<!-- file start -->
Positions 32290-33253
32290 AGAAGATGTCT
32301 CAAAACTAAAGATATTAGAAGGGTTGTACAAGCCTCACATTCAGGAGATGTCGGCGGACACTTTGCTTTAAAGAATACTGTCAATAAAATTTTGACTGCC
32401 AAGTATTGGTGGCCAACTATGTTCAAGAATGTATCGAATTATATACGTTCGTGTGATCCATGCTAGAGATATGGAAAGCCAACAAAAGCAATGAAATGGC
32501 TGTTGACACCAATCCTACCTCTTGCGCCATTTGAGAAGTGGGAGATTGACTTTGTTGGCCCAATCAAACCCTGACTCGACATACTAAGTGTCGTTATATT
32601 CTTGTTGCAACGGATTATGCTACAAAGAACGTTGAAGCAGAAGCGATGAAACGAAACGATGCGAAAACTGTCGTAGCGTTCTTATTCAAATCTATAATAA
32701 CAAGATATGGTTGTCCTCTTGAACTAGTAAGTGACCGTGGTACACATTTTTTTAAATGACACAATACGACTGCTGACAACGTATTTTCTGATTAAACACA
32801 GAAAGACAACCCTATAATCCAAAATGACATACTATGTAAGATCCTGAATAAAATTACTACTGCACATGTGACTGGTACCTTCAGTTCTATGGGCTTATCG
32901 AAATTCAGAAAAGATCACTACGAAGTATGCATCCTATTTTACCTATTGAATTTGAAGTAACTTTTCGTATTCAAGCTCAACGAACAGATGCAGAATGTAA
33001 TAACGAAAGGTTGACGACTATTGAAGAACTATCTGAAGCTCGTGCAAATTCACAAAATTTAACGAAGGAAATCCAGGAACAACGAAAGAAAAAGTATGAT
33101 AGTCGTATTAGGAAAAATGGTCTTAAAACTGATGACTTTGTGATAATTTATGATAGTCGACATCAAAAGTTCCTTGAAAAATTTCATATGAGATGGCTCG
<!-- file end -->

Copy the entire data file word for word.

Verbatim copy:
Positions 32290-33253
32290 AGAAGATGTCT
32301 CAAAACTAAAGATATTAGAAGGGTTGTACAAGCCTCACATTCAGGAGATGTCGGCGGACACTTTGCTTTAAAGAATACTGTCAATAAAATTTTGACTGCC
32401 AAGTATTGGTGGCCAACTATGTTCAAGAATGTATCGAATTATATACGTTCGTGTGATCCATGCTAGAGATATGGAAAGCCAACAAAAGCAATGAAATGGC
32501 TGTTGACACCAATCCTACCTCTTGCGCCATTTGAGAAGTGGGAGATTGACTTTGTTGGCCCAATCAAACCCTGACTCGACATACTAAGTGTCGTTATATT
32601 CTTGTTGCAACGGATTATGCTACAAAGAACGTTGAAGCAGAAGCGATGAAACGAAACGATGCGAAAACTGTCGTAGCGTTCTTATTCAAATCTATAATAA
32701 CAAGATATGGTTGTCCTCTTGAACTAGTAAGTGACCGTGGTACACATTTTTTTAAATGACACAATACGACTGCTGACAACGTATTTTCTGATTAAACACA
32801 GAAAGACAACCCTATAATCCAAAATGACATACTATGTAAGATCCTGAATAAAATTACTACTGCACATGTGACTGGTACCTTCAGTTCTATGGGCTTATCG
32901 AAATTCAGAAAAGATCACTACGAAGTATGCATCCTATTTTACCTATTGAATTTGAAGTAACTTTTCGTATTCAAGCTCAACGAACAGATGCAGAATGTAA
33001 TAACGAAAGGTTGACGACTATTGAAGAACTATCTGAAGCTCGTGCAAATTCACAAAATTTAACGAAGGAAATCCAGGAACAACGAAAGAAAAAGTATGAT
33101 AGTCGTATTAGGAAAAATGGTCTTAAAACTGATGACTTTGTGATAATTTATGATAGTCGACATCAAAAGTTCCTTGAAAAATTTCATATGAGATGGCTCG